Melvyn Bragg and guests discuss Hatshepsut, the woman considered one of Egypt's most successful pharaohs.
Melvyn Bragg and guests discuss the Egyptian pharaoh Hatshepsut, whose name means 'foremost of noble ladies'. She ruled Egypt from about 1479 - 1458 BC and some scholars argue that she was one of the most successful and influential pharaohs. When she came to the throne, Egypt was still recovering from a period of turbulence known as the Second Intermediate Period a few generations earlier. Hatshepsut reasserted Egyptian power by building up international trade and commissioned buildings considered masterpieces of Egyptian architecture. She also made significant changes to the ideology surrounding the pharaoh and the gods. However, following her death, her name was erased from the records and left out of ancient lists of Egyptian kings.
Associate Professor of Egyptology at the University of Oxford
Lecturer in Egyptian Archaeology at the University of Cambridge
Curator of Egypt and Sudan at The Manchester Museum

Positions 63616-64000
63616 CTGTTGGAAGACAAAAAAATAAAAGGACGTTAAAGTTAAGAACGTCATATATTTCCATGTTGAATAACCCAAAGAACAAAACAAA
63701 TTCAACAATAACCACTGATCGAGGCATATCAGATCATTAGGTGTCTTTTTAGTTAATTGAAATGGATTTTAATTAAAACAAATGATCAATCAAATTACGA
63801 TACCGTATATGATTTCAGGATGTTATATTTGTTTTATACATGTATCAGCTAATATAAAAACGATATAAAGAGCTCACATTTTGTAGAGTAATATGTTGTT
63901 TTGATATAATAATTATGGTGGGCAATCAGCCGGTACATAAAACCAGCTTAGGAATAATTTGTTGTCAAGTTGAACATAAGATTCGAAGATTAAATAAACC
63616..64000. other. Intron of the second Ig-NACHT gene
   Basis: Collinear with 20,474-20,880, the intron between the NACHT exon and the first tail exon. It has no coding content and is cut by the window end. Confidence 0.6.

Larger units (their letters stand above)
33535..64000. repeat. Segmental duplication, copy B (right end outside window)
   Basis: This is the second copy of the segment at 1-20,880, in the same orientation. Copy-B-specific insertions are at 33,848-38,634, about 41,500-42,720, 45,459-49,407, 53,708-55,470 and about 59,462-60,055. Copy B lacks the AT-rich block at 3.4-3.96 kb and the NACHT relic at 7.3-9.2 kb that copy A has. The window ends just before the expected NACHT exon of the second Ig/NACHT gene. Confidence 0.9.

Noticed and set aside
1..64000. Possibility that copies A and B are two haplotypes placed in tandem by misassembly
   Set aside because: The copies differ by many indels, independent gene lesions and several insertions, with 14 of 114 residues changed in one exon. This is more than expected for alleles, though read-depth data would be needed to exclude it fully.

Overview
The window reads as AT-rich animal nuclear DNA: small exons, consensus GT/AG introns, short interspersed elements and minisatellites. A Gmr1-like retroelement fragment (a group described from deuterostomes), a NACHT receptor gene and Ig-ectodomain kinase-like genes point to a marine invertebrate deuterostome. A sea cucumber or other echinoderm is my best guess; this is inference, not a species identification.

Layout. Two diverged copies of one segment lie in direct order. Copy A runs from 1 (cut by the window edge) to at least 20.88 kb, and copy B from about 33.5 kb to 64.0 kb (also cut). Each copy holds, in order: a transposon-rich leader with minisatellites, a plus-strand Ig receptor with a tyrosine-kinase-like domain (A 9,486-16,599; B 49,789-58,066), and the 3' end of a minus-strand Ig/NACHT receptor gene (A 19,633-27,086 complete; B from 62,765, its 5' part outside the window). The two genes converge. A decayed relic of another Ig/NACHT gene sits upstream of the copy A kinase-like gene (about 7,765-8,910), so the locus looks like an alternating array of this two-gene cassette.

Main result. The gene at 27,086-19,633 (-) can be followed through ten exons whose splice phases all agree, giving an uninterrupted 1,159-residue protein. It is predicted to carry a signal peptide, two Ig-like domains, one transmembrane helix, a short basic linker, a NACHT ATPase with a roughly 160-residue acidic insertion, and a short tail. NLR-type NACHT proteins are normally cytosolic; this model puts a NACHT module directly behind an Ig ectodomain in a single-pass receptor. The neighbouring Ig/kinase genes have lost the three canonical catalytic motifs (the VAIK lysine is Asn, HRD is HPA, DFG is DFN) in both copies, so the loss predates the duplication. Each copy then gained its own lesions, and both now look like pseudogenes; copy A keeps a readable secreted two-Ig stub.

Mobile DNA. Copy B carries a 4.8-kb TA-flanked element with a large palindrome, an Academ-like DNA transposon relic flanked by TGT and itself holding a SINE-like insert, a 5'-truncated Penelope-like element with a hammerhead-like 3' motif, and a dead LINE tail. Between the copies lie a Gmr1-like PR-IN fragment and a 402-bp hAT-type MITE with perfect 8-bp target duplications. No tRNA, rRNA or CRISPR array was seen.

Producer: Victoria Brignell.
LINKS AND FURTHER READING
Elizabeth Blyth, Karnak: Evolution of a Temple (Routledge, 2006)
Kara Cooney, The Woman Who Would Be King (Crown, 2014)
José M. Galán, Betsy M. Bryan and Peter F. Dorman (eds.), Creativity and Innovation in the Reign of Hatshepsut (Oriental Institute of the University of Chicago, 2014)
Marc Van De Mieroop, A History of Ancient Egypt (Wiley-Blackwell, 2011)
Catharine H. Roehrig, Renée Dreyfus and Cathleen A. Keller, Hatshepsut: From Queen to Pharaoh (Yale University Press, 2005)
Catharine Roehrig (ed.), Hatshepsut: From Queen to Pharaoh (Metropolitan Museum of Art, 2005)
Joyce Tyldesley, Hatshepsut: The Female Pharaoh (Penguin, 1998)
Willeke Wendrich (ed.), UCLA Encyclopedia of Egyptology (University of California, 2010) particularly Peter Brand’s essay, ‘Usurpation of Monuments’
|Interviewed Guest||Elizabeth Frood|
|Interviewed Guest||Kate Spence|
|Interviewed Guest||Campbell Price|